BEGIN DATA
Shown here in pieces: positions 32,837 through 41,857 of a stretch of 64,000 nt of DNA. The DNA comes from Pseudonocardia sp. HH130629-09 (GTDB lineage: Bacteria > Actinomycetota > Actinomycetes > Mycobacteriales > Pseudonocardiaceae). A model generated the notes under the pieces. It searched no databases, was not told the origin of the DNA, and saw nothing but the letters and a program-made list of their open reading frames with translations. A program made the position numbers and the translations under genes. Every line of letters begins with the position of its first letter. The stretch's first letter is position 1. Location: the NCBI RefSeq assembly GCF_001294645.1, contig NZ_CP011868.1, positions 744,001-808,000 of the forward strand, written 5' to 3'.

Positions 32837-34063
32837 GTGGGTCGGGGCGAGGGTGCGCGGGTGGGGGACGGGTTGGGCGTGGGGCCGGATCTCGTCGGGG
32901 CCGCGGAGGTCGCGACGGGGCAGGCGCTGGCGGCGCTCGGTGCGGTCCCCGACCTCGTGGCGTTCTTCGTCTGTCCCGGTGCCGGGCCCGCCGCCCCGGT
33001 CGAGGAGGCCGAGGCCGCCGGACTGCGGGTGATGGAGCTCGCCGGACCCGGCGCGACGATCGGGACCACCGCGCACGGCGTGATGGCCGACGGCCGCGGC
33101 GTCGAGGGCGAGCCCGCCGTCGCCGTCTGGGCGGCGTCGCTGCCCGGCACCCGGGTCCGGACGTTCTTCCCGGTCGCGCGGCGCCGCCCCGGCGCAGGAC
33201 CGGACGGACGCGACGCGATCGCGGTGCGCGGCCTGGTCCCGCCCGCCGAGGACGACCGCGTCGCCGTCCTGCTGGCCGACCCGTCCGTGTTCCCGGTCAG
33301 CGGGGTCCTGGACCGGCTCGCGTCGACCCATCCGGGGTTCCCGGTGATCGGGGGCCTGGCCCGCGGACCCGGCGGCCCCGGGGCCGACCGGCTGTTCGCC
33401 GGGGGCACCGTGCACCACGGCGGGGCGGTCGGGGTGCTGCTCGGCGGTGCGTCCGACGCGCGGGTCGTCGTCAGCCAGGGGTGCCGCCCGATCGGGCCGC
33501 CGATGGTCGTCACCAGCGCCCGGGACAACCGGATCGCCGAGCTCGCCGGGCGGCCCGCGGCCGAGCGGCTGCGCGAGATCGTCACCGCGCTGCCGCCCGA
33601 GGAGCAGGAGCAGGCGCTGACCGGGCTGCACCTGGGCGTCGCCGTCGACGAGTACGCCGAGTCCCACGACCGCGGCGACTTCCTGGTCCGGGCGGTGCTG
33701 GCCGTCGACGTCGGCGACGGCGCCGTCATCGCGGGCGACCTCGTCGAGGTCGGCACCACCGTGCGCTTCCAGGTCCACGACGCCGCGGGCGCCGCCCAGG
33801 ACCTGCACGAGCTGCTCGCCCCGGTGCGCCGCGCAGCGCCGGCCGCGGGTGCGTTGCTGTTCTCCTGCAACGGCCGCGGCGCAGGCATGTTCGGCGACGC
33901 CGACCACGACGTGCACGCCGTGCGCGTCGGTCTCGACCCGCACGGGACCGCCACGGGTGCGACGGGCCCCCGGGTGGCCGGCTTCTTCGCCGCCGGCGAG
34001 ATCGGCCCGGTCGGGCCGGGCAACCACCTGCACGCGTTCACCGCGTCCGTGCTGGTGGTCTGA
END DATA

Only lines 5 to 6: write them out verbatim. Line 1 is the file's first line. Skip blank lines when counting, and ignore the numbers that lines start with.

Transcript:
33001 CGAGGAGGCCGAGGCCGCCGGACTGCGGGTGATGGAGCTCGCCGGACCCGGCGCGACGATCGGGACCACCGCGCACGGCGTGATGGCCGACGGCCGCGGC
33101 GTCGAGGGCGAGCCCGCCGTCGCCGTCTGGGCGGCGTCGCTGCCCGGCACCCGGGTCCGGACGTTCTTCCCGGTCGCGCGGCGCCGCCCCGGCGCAGGAC